DC’s SEED Charter School: Come to Washington Glass School & Learn About Sins

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The SEED School of Washington, DC


The SEED school of Washington DC is a public charter boarding school
whose mission is “to provide an outstanding intensive educational program that prepares children … for success in college.” This past week, students from the school came to the Washington Glass School for a one-day hands-on class that mixed art, history, chemistry, mathematics and physics.


The students worked at creating bas-relief cast glass artwork that related to “The Seven Deadly Sins” – which, here at the Washington Glass School, is one subject we know all about. The dry plaster casting – that is. Tim Tate and Marc Petrovic did do a collaborative mixed media glass sculpture on the Seven Deadly Sins, and, as we all know, Tim is the devil
– so who better to seek advice?


Not quite sure where a mermaid fits into the 7 Deadly Sins…perhaps its not a mermaid but a Siren (Lust)? or is it “check out my awesome tail” (Pride)?


Erwin Timmers points out the obvious.

The class had a great time creating imagery in plaster that glass would be formed into as bas-relief.
The SEED school arts instructor, Kamala Subramanian said later:
It is not easy to maintain the attention, much less excite teenager students today, where the most exciting things, to me, appear boring to them. You all have earned an A+ in my book of field trips and art experiences!

So there! The Washington Glass School got its first A+!

ReadysetDC on Washington Glass School

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The hip and trendy culture blog – ReadysetDC just covered the Washington Glass School 10th anniversary exhibition at Long View Gallery with an in-depth review of the show with insights about the Washington Glass School directors and DC GlassWorks’ Dave D’Orio.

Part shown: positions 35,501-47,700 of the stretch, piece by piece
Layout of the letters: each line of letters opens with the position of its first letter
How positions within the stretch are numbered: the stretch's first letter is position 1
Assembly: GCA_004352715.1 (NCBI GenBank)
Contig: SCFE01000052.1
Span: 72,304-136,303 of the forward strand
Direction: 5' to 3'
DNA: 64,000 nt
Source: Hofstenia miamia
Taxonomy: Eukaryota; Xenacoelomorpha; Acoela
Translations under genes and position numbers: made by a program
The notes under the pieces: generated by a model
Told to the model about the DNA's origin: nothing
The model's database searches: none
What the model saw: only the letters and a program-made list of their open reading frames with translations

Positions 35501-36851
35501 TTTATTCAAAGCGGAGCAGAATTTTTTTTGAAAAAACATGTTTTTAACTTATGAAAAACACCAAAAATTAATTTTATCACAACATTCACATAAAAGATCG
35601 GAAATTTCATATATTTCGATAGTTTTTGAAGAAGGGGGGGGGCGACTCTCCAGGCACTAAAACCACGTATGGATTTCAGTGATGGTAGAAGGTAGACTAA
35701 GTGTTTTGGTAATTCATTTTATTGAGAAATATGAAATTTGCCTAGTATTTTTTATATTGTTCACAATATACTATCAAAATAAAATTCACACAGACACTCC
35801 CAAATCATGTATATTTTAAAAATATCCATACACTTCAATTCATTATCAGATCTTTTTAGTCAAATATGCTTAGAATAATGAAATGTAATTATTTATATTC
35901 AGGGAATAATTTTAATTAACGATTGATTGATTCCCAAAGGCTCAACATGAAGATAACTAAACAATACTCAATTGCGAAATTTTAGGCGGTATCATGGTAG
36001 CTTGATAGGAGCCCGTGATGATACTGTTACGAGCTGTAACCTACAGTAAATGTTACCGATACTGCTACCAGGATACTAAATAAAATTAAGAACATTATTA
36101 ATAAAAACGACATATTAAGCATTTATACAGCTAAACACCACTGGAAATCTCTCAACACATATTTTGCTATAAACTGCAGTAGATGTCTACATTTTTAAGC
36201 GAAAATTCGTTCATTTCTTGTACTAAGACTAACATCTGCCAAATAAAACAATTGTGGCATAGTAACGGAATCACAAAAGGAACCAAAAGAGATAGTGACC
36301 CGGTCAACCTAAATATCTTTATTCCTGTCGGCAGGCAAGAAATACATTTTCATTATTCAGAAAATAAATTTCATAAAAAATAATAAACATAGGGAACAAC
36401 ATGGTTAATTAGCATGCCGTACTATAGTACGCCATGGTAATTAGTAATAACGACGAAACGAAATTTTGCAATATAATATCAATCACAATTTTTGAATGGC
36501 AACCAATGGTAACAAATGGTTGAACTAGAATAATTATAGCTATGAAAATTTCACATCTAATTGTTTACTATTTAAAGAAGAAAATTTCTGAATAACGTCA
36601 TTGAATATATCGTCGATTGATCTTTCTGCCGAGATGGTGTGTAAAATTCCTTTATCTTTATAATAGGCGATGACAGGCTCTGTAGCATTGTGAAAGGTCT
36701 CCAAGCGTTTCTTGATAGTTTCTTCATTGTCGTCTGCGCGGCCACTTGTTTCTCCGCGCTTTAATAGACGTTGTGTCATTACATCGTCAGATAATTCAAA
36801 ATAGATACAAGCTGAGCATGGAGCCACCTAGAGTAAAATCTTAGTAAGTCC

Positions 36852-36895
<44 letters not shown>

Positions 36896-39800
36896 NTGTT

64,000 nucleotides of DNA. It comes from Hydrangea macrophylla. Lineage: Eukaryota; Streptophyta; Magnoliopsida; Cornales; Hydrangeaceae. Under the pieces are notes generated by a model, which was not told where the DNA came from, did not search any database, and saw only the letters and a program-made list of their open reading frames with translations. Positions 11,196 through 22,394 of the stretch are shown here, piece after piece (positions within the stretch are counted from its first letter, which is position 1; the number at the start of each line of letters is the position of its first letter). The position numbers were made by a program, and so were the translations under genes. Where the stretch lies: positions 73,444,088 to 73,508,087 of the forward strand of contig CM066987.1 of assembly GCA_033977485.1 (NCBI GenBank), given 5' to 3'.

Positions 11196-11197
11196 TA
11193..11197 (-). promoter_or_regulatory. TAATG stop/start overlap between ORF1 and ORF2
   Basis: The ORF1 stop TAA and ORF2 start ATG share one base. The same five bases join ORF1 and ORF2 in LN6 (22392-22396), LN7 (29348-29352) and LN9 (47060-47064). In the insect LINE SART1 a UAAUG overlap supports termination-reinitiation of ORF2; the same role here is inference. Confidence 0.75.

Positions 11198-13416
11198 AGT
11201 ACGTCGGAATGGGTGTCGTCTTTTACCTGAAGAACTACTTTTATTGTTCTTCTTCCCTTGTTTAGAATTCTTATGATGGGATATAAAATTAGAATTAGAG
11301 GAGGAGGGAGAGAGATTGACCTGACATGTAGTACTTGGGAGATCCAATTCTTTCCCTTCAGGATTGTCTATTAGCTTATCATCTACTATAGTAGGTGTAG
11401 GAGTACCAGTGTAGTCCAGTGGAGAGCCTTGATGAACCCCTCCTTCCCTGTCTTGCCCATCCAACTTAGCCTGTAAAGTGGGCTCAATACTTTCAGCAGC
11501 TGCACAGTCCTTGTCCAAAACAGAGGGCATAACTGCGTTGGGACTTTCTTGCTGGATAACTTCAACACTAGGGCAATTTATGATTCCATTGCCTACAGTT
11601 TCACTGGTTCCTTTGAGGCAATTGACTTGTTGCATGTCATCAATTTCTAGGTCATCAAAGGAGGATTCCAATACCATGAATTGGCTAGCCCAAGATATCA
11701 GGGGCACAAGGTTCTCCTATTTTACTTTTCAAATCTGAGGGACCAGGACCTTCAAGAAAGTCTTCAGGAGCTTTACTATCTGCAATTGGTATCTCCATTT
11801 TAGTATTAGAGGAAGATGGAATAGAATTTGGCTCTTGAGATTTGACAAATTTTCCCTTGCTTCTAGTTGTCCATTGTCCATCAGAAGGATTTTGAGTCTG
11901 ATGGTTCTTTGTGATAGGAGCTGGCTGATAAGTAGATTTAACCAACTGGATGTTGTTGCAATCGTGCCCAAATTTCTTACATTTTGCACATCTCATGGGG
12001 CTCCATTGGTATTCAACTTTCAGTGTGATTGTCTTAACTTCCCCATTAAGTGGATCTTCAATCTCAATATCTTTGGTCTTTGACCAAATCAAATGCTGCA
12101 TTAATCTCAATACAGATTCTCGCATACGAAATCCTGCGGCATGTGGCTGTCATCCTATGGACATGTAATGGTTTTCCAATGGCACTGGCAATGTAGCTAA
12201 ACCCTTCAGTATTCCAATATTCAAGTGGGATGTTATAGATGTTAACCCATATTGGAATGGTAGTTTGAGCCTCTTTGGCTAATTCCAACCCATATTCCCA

Writer Natalie Stemp has some thoughtful takes on the changing status of glass as a sculptural medium:
“Let’s play a game. If I say “canvas”, what do you picture? You probably imagine art – Vermeer, Seurat, Picasso, Mondrian, maybe even DC’s Chris Martin. What if I say “glass”? Do the words “sink, wine, stained” instantly light up like neon signs? If so, you are not alone, but the Washington Glass School (WGS) wishes you were.

The Studio Glass Movement was founded just 50 years ago, so it is not surprising that most of us still perceive glass art strictly as decorative. In fact, the WGS – the face of the Movement in DC along with DC GlassWorks – celebrated its 10 year anniversary last weekend with a reception at Longview Gallery that concluded a month-long retrospective exhibition. After touring the exhibition with Michael Janis, co-director of WGS, I find it difficult to understand why the art establishment struggles to include consistent representation of expressive glass art at preeminent shows and museums. Think about the museums you visited in the past year: did any of them include contemporary glass art in its curation?…”

Natalie’s article contains many photos taken from the exhibition and comments about the featured artist’s work.

ReadysetDC is an online zine dedicated to the creative revolution and movement that is happening in Washington, DC.

Click HERE to jump to ReadysetDC’s article.

The Process: National Geographic’s Environment Award

>This posting is the first of a new feature for the Washington Glass School blog: The Process’.
The occasional series will present a photo documentation of a project from start (or at least when we remembered to get a camera going) to finish, highlighting the steps, process and techniques involved. Mistakes, dramas, and screw-ups will be magically deleted from the documentation postings, naturally.